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Yiyun Li


November 16, 2009

In this formidably accomplished and even more formidably humane story, Yiyun Li plants an extraordinary insight in the run-up to the revelation of a shocking experience. The insight does not seem to have much to do with the experience, but the two are fused in the story's final line, and the world seems freshly recreated. Recreating along rather bleak lines, to be sure, but fresh withal.

Li takes her time establishing the setting of her story — an effective introduction to an elusive woman. We learn over the course of several paragraphs that Suchen is a woman traveling alone in Idaho who has fallen into conversation with an American widower. Suchen is divorced and somewhat deracinated; she has abandoned her cottage in Los Angeles in the short term; in the long, she has cut her ties with her family in China, where something terrible happened to her when she was a girl — something terrible that said something terrible about her. The unflinching patience of the storytelling assures that we will find out what the terrible thing was in due course of time.

And we do: when she was thirteen, Suchen and five friends decided to kill themselves, by rowing out onto a lake, getting drunk, and drowning. In the event, Suchen couldn't do it: in the water, she grabbed an oar. But her friends drowned. She has been haunted by them ever since, the vessel of their persistence. In a magnificently daring introduction to the recounting of the trauma, we're told of its most lasting effect.

Suchen had often wondered how she and the five girls would have turned out if the others had not drowned. They would have drifted apart, she suspected, becoming wives and mothers, and if they had ever reunited they would have been too occupied with their earthly duties to let the memory of their scheme surface. Yet through their absence the girls had made themselves more present than anyone else in Suchen’s world, and she had lived not only for herself but for their unconsumed lives: when she sat in a movie theatre on a weekday afternoon, the tears she shed were not for the romance on the screen but for a love story that might have broken the heart of one of the girls; when she reluctantly mingled with strangers at a party, she was convincing the girls that they had not missed much in this life; at the farmers’ market, she picked up fruits with exotic names and fragrances because the girls had not heard of or tasted them in their small home town; when she was having sex with Lei, she watched them watch him with pity in their eyes, because only they knew that he would never be able to touch her the way their deaths had touched her.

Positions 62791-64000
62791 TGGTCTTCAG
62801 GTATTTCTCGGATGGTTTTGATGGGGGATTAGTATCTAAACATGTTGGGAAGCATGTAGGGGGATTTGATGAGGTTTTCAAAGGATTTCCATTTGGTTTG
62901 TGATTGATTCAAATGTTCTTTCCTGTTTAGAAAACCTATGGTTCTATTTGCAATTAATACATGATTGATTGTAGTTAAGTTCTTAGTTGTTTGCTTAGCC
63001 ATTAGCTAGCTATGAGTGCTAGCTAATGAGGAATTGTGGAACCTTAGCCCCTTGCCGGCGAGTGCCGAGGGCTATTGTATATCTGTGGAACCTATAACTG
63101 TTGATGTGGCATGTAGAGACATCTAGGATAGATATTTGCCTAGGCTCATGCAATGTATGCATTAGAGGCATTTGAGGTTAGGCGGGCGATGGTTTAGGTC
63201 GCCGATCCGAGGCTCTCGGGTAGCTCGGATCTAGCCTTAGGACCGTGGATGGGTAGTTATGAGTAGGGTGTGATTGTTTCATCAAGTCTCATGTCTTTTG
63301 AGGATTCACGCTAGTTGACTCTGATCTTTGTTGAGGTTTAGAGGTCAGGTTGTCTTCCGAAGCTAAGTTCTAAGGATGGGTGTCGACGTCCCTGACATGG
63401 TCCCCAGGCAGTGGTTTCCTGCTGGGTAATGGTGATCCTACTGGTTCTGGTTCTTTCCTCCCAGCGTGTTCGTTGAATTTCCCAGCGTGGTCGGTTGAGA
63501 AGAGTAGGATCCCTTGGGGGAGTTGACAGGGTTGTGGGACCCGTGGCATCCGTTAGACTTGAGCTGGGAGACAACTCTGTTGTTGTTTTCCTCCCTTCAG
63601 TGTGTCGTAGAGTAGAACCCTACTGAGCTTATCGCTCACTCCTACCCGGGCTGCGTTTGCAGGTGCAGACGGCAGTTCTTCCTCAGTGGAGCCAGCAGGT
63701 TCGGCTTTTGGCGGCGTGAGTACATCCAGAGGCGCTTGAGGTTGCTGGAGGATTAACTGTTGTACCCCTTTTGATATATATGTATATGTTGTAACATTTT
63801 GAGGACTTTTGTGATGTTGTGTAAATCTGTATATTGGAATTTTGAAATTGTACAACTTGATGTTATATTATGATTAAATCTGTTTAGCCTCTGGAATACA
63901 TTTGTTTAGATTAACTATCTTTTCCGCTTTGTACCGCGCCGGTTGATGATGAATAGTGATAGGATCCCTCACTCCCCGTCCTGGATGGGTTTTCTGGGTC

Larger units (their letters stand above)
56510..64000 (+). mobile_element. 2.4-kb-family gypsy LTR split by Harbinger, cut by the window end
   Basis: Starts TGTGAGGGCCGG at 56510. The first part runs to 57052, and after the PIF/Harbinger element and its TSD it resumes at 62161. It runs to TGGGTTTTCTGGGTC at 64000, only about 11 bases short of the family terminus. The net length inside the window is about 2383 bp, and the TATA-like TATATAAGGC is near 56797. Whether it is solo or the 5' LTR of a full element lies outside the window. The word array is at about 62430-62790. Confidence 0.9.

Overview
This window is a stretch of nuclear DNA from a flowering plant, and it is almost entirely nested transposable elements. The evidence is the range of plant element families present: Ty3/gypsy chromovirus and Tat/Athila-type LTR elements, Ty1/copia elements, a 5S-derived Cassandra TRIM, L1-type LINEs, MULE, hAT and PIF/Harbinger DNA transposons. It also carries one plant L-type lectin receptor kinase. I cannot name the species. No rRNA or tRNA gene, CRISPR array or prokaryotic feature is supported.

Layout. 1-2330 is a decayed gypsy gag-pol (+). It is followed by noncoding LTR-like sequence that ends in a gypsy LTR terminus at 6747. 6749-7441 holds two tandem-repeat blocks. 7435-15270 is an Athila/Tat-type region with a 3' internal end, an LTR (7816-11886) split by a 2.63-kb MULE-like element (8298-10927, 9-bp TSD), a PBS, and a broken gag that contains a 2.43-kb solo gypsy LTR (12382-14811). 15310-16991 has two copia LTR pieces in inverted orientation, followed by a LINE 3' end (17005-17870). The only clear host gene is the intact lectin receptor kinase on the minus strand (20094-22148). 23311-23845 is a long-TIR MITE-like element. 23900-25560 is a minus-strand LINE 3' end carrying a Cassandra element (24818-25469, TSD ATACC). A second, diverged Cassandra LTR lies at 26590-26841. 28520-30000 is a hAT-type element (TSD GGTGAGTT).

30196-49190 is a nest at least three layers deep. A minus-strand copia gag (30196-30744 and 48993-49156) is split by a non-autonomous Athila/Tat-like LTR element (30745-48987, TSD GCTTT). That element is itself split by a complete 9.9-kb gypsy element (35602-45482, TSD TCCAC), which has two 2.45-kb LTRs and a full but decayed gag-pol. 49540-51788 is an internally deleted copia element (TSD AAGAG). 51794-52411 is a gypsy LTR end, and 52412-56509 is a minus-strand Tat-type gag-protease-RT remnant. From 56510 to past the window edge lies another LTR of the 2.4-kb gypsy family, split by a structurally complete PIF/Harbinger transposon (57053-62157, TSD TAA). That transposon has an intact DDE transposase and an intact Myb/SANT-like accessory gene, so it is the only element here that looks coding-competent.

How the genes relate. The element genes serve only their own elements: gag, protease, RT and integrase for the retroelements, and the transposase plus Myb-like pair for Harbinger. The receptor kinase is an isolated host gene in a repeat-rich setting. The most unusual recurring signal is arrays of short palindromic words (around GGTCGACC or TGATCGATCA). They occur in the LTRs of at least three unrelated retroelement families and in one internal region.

We don't yet know how the girls drowned, but we've been given enough pieces to work out the nature of Suchen's present journey. She has abandoned not only her home in Los Angeles but the attempt to continue surviving the friends who cannot, in death, leave her in peace. When Suchen reports to us that "the girls had made themselves more present than anyone else" in her world, however, we are still mulling over what I have called the astonishing insight. In conversation, Walter has revealed that his late wife, shortly after she realized that her cancer would be terminal, asked for a divorce. He still has no idea why she did such a thing, but Suchen suspects that she knows. 

She imagined the wife watching Walter and herself aging, waiting to endure his death, aware that the solitude afterward would be enough of a compensation. Her illness must have come as a disappointment; life had not been lenient enough to let her keep her secret. Her desire to be alone while still alive must have ultimately trumped the guilt that came from making an incomprehensible request of a husband who would soon lose his wife.

Walter's wife wanted some time to herself. This interpretation is so unexpected, and yet so immediately plausible, that we feel for a moment that the entire heft of a faraway culture's traditions have been placed at the disposal of what might have been no more than this week's New Yorker story. In America, it is thought to be heartless of a dying woman to ask for a few months of freedom from her husband of many years. Walter's wife, at any rate, was unable (if Suchen is correct) to divulge her desire. She did not tell Walter why she wanted the divorce, and when he refused her request — thinking himself to be magnanimous — she let the matter drop. At the end of the story, Suchen — having inherited longer, more comprehensive traditions — reflects that she is glad that what she let drop was her ex-husband; had she died, as she now intends to die, while she was still married, then he would have been as puzzled as Walter. So "it had been good of her to let Lei go, that he would not become an old man seeking companionship among the strangers in the world."

It is impossible to give up hope for a reprieve, for a happy ending, for Suchen's future. But the implacability with which Yiyun Li presents the consequences of that long-ago pact among six friends makes it impossible for such hope to breathe. The gift that allows Suchen to peer into the heart of Walter's wife imposes grim consequences. For the moment, we protect ourselves with the sigh of satisfied customers: Yiyun Li has told a great story uncommonly well. That contentment wears off just as surely as Suchen's strength to survive.

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